As of March 25, 17 states and more than 50 percent of the U.S. population “will be officially urged to stay at home,” reported CNN. With stay-at-home orders in effect, it begs the question of whether state agencies are prepared to implement work-from-home policies.
According to Government Technology, government groups such as the International City/County Management Association have urged local leaders to prepare their workforce for “the possibility of long-term teleworking.” Some states will get the chance to test telework systems developed for emergencies, while others will scramble to figure out the logistics of virtual work.
In California, for example, one state with stay-at-home orders in effect, the city of Fresno seems prepared. According to CIO Bryon Horn, the city’s 911 call center already has the policy to send staff home with a city laptop and a phone in case of an emergency. Horn also noted that Fresno is implementing a $9.5 million network upgrade to ensure employees can log in from home.
“Right now, I just want to make sure we have enough VPN licenses, and we do, to ensure that if we have a problem or need somebody to work from home, or if we needed to quarantine somebody, they could still have access to their work,” Horn said.
According to Phil Bertolini, co-director of the Center for Digital Government, beyond the technical requirements required to telework, there are questions around productivity and reliability that need to be answered. “The technologies are more prevalent today than they were in the past, but I think it’s more about the work rules … [Telework] is just not something that has caught on tremendously in government yet,” he said. “This is an opportunity for the government to stretch its legs on telework.”
As the former CIO of Oakland County, MI, Bertolini piloted a work-from-home program in 2014, to test not only the technology but management and HR policies. He said there were productivity gains and high satisfaction among employees, but that was because they were prepared. In preparation for an emergency, Bertolini stockpiled PCs so he could provide government-issued laptops to staff if the security of their home device was questionable, reported Government Technology.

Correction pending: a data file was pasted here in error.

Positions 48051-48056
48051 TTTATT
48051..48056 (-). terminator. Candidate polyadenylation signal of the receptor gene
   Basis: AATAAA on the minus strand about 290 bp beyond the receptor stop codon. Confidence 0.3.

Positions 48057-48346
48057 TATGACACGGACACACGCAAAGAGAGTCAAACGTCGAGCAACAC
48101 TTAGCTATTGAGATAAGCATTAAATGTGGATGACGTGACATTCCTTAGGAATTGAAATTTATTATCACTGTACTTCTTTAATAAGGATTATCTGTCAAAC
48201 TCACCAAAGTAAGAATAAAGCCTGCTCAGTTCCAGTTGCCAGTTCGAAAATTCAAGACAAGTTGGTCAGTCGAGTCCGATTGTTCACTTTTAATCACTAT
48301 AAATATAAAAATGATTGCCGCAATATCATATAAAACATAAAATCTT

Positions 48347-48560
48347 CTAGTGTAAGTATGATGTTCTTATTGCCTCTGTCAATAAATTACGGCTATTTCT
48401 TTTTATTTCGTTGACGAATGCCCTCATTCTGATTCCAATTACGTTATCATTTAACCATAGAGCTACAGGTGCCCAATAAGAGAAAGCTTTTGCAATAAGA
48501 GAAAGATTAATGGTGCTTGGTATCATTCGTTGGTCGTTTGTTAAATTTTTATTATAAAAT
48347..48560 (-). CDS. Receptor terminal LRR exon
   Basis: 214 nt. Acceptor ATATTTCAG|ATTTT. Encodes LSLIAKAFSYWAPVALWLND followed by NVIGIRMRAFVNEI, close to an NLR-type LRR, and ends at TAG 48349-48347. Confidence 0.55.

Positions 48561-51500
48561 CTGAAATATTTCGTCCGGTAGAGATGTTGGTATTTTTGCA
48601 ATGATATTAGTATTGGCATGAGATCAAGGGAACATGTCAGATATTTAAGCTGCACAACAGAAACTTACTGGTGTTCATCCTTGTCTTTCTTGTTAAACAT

“Now we have a global crisis, and agencies are going to be forced to have their people potentially work from home,” he said. “In my county, it took many months to get this stuff straightened out about how to effectively work from home. The question is, has the government thought about this, have they put the right technologies in place, have they put the right policies in place, do they have the right controls in place to [let people work] from home?”
Bertolini said the challenges of managing a remote workforce are likely to be greater when decisions about telework have to be made quickly. In this case, he said local governments might do well to adapt their existing disaster recovery plans. Bertolini cautioned that whatever the answer, it’s not a one-size-fits-all approach.
“Larger governments are going to have more people involved, which means you’re going to have more disruptions, potentially,” he added. “A small government like a township that doesn’t have that many people, and the government only has three employees, is going to be [less of a problem.]”